On appeal from Superior Court, Chancery Division, Family Part, Monmouth County.
Long, Baime and Thomas. The opinion of the court was delivered by Long, J.A.D.
The opinion of the court was delivered by
We are called upon here to address the question of what standard should apply in determining whether unanticipated early retirement, or any other voluntary life style alteration, constitutes a change in circumstances warranting a support modification pursuant to Lepis v. Lepis 83 N.J. 139, 416 A.2d 45 (1980).
Plaintiff, Edna Deegan and defendant Ross Deegan were divorced in 1985. The Judgment of Divorce, which incorporated an oral property settlement agreement, provided, among others, that defendant would pay alimony to plaintiff in the amount of $250.00 per week. The agreement also provided that plaintiff would receive one-third of defendant's annual vacation pay and
one-third of the value of his pension from the proceeds of the sale of the marital home.
The parties honored the judgment until 1990 when defendant decided to retire and advised plaintiff by letter that he wished to amicably resolve the issue of alimony. For reasons unknown, plaintiff did not respond to his inquiry. On April 27, 1990, defendant retired, four months short of his 62nd birthday. On August 22, 1990, he moved for an order terminating alimony. In support of the motion, the 62-year old defendant filed a certification stating that he had previously shared his pension with his former wife thus eliminating that asset as a source for alimony. He set forth the reasons for his decision to retire:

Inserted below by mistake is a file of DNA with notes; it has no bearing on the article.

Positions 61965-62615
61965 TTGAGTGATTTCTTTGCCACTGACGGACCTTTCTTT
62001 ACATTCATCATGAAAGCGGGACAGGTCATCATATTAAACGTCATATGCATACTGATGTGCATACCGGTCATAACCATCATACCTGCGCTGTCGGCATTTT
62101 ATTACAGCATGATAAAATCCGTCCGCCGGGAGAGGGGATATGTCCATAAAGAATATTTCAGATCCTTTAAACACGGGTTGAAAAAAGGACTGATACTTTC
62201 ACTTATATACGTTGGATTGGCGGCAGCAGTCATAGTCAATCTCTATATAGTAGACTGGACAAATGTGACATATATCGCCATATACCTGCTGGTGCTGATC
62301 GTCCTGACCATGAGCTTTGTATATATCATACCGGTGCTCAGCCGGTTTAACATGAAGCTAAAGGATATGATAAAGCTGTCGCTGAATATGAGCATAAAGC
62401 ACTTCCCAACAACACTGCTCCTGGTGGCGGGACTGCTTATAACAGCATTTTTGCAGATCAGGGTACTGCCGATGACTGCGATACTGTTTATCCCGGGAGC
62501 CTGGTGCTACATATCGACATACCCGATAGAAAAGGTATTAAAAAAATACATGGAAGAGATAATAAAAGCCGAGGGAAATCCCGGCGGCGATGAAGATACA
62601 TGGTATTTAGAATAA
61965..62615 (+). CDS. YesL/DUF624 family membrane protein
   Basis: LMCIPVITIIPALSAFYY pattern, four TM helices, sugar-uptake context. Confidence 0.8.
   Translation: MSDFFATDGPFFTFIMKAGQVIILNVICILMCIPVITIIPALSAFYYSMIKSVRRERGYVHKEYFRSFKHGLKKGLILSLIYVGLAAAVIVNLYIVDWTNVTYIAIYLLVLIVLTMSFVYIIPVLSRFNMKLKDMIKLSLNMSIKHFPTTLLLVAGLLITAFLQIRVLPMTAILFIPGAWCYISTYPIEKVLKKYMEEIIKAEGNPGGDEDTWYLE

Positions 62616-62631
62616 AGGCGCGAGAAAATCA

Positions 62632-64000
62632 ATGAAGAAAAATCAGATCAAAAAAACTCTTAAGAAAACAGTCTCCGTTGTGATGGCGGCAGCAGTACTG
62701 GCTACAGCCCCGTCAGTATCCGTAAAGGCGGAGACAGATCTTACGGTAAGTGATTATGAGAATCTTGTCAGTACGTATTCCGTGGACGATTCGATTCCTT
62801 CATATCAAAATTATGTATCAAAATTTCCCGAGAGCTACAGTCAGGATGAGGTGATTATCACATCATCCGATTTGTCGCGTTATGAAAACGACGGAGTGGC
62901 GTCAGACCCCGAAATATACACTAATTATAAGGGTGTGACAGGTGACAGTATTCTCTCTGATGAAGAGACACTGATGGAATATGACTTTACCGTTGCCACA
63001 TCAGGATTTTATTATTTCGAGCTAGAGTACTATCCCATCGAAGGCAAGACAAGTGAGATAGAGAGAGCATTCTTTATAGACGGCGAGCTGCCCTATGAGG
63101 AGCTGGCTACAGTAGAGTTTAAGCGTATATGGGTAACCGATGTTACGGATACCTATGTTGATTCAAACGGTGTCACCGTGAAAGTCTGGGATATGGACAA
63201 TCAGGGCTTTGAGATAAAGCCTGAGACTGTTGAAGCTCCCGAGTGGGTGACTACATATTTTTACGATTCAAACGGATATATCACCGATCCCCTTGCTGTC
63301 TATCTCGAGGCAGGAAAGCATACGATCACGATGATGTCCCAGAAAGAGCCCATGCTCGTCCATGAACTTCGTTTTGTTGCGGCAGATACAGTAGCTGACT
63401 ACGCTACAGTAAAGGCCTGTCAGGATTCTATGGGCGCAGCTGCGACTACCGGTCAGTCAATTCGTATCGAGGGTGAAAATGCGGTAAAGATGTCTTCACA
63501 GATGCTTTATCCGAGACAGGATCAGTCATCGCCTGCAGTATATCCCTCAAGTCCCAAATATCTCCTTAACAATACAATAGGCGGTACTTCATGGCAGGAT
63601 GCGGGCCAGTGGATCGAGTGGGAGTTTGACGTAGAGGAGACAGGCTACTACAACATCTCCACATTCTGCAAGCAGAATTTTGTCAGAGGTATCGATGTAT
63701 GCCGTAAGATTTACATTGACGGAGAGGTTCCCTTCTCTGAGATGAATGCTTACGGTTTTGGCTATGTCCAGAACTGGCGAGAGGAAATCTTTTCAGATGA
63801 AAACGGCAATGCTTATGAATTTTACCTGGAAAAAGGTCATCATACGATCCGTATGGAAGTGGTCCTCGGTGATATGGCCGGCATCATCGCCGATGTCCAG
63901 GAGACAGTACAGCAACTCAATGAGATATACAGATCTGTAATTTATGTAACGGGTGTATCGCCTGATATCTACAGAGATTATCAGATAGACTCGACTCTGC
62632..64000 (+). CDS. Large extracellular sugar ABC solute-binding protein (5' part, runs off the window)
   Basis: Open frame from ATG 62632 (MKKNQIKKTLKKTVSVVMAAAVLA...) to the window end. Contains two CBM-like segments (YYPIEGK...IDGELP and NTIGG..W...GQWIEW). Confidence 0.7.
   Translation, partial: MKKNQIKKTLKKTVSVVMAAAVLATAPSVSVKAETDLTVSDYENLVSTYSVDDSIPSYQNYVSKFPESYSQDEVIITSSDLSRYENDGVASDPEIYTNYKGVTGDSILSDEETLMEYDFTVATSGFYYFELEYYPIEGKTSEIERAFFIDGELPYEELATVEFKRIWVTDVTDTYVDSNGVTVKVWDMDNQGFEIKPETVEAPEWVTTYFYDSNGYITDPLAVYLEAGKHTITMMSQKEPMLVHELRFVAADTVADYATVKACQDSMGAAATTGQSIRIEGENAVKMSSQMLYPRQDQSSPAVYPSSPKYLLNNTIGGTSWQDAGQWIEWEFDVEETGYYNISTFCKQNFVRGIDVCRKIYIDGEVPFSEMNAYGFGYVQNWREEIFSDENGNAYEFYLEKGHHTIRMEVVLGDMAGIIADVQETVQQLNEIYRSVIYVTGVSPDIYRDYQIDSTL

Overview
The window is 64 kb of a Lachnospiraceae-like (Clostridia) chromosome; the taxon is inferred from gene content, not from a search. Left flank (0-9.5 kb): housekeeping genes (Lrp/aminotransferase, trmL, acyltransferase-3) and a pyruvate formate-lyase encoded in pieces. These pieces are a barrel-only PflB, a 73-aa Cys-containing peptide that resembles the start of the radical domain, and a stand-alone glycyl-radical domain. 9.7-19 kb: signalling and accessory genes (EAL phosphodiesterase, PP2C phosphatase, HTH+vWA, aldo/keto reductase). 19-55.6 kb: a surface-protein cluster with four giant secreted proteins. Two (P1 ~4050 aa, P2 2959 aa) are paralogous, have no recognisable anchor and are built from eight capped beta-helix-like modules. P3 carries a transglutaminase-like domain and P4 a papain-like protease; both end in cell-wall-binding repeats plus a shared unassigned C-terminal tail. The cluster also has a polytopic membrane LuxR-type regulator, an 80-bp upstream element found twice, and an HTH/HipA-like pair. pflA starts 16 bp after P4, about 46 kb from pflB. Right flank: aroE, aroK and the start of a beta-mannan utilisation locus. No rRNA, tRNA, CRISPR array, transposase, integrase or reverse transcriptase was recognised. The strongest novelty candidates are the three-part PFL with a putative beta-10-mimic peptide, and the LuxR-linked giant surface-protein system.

In reaching the decision to retire I considered many factors. First of all, the steamfitter's union, for whom I had worked for 42 years, offered a single sum pension option which was quite attractive. Secondly, work at the time was very slow and there was a real possibility that I would be laid off. Thirdly, working as a steamfitter involves a great deal of physical labor, including bending, lifting, climbing, and working in the elements. On August 14, 1989, I turned 60 years of age and this sort of labor has become increasingly more difficult for me over the years.
According to defendant's certification, he received a lump sum pension distribution of $189,801.03 which he placed into an IRA for a total annual income of $13,106.25. He also stated that plaintiff, who had been unemployed at the time of the divorce was, at the time of the motion, earning $20,000.00 per year at Brookdale Community College.
Plaintiff responded to defendant's motion and filed a cross-motion to enforce the judgment of divorce as to alimony and vacation pay. She filed a certification indicating that defendant's decision to retire prior to the availability of social security benefits, left the parties with inadequate income. According to plaintiff, defendant had additional rental income and could have invested his pension to yield a better return. She characterized his decision ...